At the time of this writing, the IndieGoGo fundraiser for Joe Mcdaldno’s story game Monsterhearts has about 24 hours to go, and it’s raised over $10,000, in excess of its $2,500 goal.
This is exciting for a lot of reasons. For one thing, Joe’s a friend, so it’s great to see his project attract a lot of support do well. And for another, Monsterhearts is a great, exciting game. It’s about teenage monsters and their messy, sexy relationships, and it’s a strange mixture of camp, transgressiveness, parody and emotional honesty. Somehow the game simultaneously manages to celebrate, deconstruct and transcend its source material all at once. And it’s super fun to play.
The fundraiser is also exciting because Joe’s put a lot of passion, craft and ingenuity into his contributor rewards and milestones: handcrafted zines, mix CDs, postcards, stenciled folders, charity donations and new game material. It makes me want to back him at the highest level just to receive such wonderful gifts from his hand. And it speaks volumes of Joe’s love for personal expression and self-publishing.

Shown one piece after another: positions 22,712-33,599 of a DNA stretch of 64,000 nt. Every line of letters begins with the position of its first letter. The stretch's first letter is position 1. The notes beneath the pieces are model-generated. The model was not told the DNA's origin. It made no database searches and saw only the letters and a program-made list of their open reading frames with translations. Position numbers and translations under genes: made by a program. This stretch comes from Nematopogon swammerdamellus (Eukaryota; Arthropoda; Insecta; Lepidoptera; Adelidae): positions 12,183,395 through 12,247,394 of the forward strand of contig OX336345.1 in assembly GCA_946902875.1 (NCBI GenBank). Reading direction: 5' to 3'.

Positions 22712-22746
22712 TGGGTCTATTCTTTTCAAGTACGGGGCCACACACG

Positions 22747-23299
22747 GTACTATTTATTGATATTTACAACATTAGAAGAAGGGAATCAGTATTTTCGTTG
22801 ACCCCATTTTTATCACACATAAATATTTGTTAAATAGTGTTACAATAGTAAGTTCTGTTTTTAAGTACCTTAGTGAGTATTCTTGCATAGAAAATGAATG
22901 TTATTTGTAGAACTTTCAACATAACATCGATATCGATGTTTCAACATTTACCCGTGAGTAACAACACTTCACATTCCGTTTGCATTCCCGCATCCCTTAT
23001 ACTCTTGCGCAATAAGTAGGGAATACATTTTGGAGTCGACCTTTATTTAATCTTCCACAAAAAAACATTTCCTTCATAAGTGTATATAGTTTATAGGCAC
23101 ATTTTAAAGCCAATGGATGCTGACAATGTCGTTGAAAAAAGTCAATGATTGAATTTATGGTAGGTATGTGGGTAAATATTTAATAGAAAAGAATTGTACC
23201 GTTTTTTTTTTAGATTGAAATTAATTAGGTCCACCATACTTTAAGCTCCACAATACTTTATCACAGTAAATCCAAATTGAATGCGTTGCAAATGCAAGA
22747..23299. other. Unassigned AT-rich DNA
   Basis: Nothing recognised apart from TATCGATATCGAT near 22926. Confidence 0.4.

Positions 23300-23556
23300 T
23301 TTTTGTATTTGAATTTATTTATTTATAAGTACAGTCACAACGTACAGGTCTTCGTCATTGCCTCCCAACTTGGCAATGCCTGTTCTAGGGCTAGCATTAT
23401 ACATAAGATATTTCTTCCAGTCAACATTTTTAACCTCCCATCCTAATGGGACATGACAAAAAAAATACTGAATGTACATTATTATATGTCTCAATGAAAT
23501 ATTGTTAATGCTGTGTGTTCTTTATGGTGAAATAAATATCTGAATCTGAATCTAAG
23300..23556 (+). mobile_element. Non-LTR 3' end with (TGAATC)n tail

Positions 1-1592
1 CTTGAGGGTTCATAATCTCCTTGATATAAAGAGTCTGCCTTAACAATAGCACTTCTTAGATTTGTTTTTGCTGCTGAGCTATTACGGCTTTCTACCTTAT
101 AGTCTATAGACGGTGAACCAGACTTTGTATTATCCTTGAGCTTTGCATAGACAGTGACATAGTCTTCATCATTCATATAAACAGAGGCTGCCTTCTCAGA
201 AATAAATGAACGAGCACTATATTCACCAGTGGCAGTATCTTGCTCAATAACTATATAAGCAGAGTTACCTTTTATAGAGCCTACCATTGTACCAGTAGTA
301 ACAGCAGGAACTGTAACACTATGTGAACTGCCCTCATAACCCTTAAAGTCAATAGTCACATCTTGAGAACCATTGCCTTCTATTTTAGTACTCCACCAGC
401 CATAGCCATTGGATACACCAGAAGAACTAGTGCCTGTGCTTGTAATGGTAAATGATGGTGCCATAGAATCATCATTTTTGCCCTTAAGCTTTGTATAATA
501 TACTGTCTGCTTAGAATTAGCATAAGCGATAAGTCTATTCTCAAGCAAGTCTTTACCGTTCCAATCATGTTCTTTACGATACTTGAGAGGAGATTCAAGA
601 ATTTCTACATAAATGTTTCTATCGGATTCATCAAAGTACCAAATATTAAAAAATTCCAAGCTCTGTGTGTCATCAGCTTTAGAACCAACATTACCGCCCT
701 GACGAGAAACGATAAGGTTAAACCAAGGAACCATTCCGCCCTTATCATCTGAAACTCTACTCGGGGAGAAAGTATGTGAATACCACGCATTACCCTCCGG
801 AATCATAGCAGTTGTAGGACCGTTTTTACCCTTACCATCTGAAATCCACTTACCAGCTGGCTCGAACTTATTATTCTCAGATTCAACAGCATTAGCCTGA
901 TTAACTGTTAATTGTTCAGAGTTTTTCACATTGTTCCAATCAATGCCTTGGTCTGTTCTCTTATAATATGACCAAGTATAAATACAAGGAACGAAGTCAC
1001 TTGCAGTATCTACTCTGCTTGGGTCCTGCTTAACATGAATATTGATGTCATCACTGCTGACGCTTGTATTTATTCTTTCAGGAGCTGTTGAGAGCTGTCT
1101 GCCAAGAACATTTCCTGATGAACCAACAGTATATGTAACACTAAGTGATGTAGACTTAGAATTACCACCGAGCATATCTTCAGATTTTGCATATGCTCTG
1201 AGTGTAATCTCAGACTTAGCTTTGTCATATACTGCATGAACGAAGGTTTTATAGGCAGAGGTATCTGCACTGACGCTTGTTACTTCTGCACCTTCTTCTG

Which leads me to the final reason this project thrills me. Here is a self-published roleplaying game that has made ten thousand dollars in less than a month. The new world of Kickstarter and IndieGoGo fundraising was already awe-inspiring, but lately it’s reached a level of success that I can only call revolutionary. The million-dollar-plus Order of the Stick Reprint fundraiser and the two-million-and-counting drive for Double Fine Adventure are the examples that are making the news, and yes, they are amazing. But here we have a designer whose past work, while great, has nowhere near the name recognition as Order of the Stick, Day of the Tentacle, or Grim Fandango. And he’s producing a work that he loves, and offering it to an extended but still pretty niche online community… and the return is ten grand. For, essentially, the pre-order.
That tells me something. It tells me that online self-publishing, while it’s been, for about a decade, a viable alternative to work-for-hire or a life savings sunk into a garage full of unsellable books… is only now coming into its own as a robust platform for individual creators to thrive doing what they love. It tells me that with compelling craft, clear vision and community support we can all put our works out into the world and see them find homes, and see ourselves find support both creative and material. It tells me we may even be able to make a living at it.
I couldn’t be happier for Joe. I could’t be happier for Monsterhearts. And I couldn’t be happier for the rest of us, either.